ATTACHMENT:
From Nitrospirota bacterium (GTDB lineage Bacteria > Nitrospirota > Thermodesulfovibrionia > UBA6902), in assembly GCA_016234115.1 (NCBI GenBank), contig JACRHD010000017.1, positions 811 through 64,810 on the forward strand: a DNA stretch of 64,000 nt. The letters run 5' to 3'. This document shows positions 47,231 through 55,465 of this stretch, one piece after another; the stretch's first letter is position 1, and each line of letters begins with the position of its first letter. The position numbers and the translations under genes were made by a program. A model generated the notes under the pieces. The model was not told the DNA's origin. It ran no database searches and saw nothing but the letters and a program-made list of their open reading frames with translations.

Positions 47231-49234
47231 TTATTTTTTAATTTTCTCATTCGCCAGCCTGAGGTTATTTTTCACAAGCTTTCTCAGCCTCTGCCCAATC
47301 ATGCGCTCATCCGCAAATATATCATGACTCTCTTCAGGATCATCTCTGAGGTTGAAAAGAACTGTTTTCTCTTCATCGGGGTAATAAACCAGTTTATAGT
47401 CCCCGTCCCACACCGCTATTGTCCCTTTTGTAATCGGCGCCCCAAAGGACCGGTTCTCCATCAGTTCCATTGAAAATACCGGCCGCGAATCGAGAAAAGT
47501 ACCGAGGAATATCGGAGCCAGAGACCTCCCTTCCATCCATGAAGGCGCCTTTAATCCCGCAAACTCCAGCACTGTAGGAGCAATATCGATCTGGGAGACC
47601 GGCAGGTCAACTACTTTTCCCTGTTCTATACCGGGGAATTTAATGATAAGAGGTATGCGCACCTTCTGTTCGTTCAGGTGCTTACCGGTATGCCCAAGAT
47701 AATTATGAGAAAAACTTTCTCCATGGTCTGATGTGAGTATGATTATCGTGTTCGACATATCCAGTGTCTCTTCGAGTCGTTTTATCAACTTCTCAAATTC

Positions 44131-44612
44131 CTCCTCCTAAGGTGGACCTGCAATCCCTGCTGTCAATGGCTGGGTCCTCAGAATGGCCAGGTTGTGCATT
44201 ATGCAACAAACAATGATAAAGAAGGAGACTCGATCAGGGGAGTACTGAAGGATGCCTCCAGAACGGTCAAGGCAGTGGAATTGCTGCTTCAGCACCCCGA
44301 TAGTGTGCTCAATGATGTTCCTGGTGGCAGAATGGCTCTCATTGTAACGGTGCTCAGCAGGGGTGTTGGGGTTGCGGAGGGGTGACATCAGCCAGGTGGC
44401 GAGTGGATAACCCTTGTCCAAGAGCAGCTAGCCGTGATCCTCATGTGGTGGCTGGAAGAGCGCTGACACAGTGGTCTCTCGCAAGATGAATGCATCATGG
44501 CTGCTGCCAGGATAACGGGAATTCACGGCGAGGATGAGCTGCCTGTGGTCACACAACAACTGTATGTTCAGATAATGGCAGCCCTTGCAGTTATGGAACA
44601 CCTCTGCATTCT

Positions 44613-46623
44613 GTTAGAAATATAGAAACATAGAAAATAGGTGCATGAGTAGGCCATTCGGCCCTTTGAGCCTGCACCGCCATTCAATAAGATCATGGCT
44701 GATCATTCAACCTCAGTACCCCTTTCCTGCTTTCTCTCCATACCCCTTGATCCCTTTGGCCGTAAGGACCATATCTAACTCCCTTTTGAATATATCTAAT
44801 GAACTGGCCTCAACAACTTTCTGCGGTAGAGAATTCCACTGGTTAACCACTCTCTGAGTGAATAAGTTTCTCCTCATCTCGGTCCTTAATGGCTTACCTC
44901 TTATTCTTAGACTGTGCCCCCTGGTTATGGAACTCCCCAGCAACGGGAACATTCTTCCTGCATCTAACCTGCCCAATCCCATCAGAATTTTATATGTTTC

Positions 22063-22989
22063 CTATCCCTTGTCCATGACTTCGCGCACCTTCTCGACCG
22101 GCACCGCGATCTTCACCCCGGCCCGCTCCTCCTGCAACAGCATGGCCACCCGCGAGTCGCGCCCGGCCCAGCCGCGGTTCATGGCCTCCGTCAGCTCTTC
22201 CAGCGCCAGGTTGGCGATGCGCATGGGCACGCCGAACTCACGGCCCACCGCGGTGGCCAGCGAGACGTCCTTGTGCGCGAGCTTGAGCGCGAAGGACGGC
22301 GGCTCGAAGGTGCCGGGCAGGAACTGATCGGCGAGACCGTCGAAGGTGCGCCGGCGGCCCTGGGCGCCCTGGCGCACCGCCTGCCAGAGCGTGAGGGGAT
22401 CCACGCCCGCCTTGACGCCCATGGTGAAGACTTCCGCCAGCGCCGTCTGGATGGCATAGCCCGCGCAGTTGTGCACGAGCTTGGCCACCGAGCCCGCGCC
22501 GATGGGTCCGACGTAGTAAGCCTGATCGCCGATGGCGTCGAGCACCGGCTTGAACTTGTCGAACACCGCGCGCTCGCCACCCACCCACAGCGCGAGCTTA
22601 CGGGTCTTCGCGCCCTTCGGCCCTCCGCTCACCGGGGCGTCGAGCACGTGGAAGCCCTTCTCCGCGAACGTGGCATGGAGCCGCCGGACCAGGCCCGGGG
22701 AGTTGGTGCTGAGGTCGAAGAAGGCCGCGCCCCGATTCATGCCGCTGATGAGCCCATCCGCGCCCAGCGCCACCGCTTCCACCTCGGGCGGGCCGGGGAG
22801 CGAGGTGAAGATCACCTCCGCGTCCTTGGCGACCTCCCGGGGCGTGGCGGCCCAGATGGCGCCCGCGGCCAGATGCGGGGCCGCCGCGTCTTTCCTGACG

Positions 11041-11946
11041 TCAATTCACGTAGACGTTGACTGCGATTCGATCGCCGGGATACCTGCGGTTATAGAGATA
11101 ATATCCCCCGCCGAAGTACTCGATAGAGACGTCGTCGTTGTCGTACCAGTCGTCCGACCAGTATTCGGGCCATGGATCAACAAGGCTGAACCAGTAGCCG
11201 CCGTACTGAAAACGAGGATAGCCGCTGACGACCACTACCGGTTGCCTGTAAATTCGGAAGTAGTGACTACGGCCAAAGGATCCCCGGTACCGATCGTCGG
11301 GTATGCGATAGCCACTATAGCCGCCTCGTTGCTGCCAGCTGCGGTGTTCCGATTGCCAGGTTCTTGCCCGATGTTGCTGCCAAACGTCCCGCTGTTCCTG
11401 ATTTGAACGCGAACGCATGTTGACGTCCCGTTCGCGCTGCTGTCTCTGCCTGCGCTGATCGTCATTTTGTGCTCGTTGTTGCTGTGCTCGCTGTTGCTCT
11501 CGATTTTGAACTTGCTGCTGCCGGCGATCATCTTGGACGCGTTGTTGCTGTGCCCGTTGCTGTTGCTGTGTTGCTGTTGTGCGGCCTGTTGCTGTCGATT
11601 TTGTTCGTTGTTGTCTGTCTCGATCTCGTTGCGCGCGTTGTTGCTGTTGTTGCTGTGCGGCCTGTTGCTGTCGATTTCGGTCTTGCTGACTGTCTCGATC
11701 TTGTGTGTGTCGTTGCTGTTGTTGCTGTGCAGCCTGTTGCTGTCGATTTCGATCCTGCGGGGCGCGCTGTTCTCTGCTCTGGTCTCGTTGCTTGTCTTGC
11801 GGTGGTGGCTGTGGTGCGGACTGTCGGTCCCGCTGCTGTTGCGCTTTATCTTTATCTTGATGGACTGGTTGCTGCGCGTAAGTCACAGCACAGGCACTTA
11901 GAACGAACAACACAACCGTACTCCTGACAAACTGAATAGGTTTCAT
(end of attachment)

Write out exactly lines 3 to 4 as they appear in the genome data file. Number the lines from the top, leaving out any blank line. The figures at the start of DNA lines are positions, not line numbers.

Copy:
47231 TTATTTTTTAATTTTCTCATTCGCCAGCCTGAGGTTATTTTTCACAAGCTTTCTCAGCCTCTGCCCAATC
47301 ATGCGCTCATCCGCAAATATATCATGACTCTCTTCAGGATCATCTCTGAGGTTGAAAAGAACTGTTTTCTCTTCATCGGGGTAATAAACCAGTTTATAGT